Oregon Jazz Ensemble Tours Europe

Ellie Jakes on guitar at the Umbria Jazz Festival in Perugia, Italy. Photo by Lance Miller

Early in a recent set at Eugene’s Jazz Station, a University of Oregon jazz combo slowed things down with “Tree of Life,” a melancholy ballad composed and played by guitarist Ellie Jakes.

Pianist Laz Glickman drove the piece with a simple melodic line, while Jakes and tenor saxophonists Taylor Lhamon and Rob Davis explored the improvisational spaces. The music was hypnotic, relaxing, wistful—one imagined a corner bar at closing, a barkeep sweeping up, the remaining regulars staring into empty glasses, looking for the reasons behind a handful of bad decisions.

“We were really trying things and following each other—everybody was paying attention to each other,” Jakes said, afterward. “I’m excited to see what we’re able to do. People who are listening to each other as they play, that only gets better with time.”

A graduate student in jazz composition, Jakes has firsthand experience with a band’s ability to coalesce over time. Jakes was part of a 10-day, three-country European tour last summer during which 22 student members of the university’s Oregon Jazz Ensemble grew together while playing some of the world’s top jazz festivals.

“We have so few opportunities that require our students to have to play night in and night out, like professional touring groups do,” says Steve Owen, Philip H. Knight Professor of Jazz Studies at the School of Music and Dance. “Part of the challenge is learning to keep your focus and deal with adversity—to be able to walk off a bus and be able to play when conditions aren’t ideal.”

The ensemble—an elite big band of undergraduate and graduate students—played the famed Montreux Jazz Festival on the shores of Switzerland’s Lake Geneva, the Vienne Jazz Festival in France, and the Umbria Jazz Festival, one of the largest and most prestigious events on Italy’s music calendar. “It’s always been my dream to play big jazz festivals, like Montreux and Umbria, but I never thought that I would be able to—especially at 19,” says Nik Barber, a sophomore majoring in jazz studies who plays drums.

The band drew a major morale boost being on the bill alongside acclaimed jazz artists. And that confidence came through in the performances—the band’s set at the Vienne Jazz Festival earned an ovation and ended with the large crowd clapping in unison, asking for more.

Jonathan Corona at the Montreux Jazz Festival in Switzerland. Photo by Steve Fyffe, SOMD“I feel honored to be a musician when I see people asking for an encore,” says senior saxophonist Alexis Rosenberg, a double major in jazz studies and music education. “People at home aren’t as receptive to jazz as they are in Europe. In Europe, you’ll see people having a great time, asking for encores as if it were a pop concert in America.”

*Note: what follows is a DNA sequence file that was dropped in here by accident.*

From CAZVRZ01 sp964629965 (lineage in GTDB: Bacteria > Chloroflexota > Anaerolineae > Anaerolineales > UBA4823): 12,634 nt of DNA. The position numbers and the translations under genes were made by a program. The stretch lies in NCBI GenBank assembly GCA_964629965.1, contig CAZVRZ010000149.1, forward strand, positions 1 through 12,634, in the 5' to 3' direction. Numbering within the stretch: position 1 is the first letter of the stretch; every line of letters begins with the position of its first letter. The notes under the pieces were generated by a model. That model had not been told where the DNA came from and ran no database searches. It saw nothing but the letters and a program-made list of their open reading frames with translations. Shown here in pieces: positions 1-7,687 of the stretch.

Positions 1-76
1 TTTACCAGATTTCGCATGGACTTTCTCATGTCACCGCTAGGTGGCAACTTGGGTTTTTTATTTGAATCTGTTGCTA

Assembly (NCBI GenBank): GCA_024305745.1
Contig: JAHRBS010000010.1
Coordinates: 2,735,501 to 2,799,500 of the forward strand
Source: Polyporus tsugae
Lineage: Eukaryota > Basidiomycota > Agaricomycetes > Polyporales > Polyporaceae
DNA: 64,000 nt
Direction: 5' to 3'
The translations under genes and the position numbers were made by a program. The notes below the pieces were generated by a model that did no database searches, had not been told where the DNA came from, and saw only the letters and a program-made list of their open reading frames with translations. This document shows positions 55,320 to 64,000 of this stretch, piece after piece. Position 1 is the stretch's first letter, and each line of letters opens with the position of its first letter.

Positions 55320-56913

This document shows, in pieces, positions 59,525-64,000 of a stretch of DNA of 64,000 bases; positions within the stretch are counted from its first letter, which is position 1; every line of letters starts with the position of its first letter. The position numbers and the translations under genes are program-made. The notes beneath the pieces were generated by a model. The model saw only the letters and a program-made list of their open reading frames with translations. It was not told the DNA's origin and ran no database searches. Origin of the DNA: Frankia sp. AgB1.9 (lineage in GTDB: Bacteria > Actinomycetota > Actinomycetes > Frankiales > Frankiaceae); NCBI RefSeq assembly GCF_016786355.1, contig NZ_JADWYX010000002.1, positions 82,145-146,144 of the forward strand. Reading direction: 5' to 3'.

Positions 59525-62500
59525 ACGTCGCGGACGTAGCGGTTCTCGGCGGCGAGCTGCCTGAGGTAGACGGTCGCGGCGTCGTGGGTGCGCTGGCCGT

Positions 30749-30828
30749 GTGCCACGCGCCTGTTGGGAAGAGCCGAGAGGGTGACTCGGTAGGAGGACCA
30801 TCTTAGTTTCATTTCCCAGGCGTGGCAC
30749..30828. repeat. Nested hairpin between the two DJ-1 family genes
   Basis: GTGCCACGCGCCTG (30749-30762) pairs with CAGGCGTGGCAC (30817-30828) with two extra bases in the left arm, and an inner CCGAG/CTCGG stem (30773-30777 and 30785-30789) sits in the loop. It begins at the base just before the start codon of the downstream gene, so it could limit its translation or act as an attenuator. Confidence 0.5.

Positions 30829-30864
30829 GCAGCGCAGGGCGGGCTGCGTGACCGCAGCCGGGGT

For many students, the tour was their first time traveling outside of the United States. Sightseeing trips to historical and cultural landmarks reinforced lessons learned in the classroom and enabled the group to appreciate art in various forms.

Students saw early music manuscripts in the library of a medieval cathedral in the Italian city of Siena. They visited Florence and Rome, stopping at cathedrals, historical sites, and museums. A high point for many was a viewing of Michelangelo’s Pietà, in St. Peter’s Basilica, Vatican City.

Jonathan Corona, a master’s student in saxophone performanceand jazz studies, was captivated by “the venues and landscapes,” he says. “That was the most breathtaking aspect of the trip—looking out in the distance and seeing the Alps or a beautiful lake or a castle.” For the touring musician, views of postcard-perfect scenery can be few and far between, of course. But the rigors of life on the road helped the students forge stronger personal relationships and play better as a band.

“They end up coming closer together,” says Paul Krueger, instructor of jazz studies, who joined the tour. “They’re hanging out on the bus, or having dinner together, so they end up developing those close personal relationships, and it really changes how the music sounds. They perform at a higher level and with more passion.”

The jazz program owes much to Herbert Merker, BA ’62 (foreign language), who established the Merker Jazz Combo Scholarship in 2014 to fund as many as five graduate and undergraduate scholarships each year. Merker and patron Marcy Hammock also made the trip abroad, observing that the student performances proved the old adage that music is a universal language.

“Most of the people that were in the audience didn’t speak English, but they understood the music and they appreciated it,” says Hammock. “They were awakened by the similarities of our cultures through music, and the fact that jazz is truly an American art form that’s appreciated around the world.”

Says Merker: “I’ve seen [jazz graduate teaching fellow] Ken Mastrogiovanni play drums so many times at the Jazz Station, and to see him on the world stage in Montreux, it’s really heartwarming. The whole thing just reinforces my feeling for the jazz program.”

—By Steve Fyffe and Matt Cooper, University Communications

Photo by Lance Miller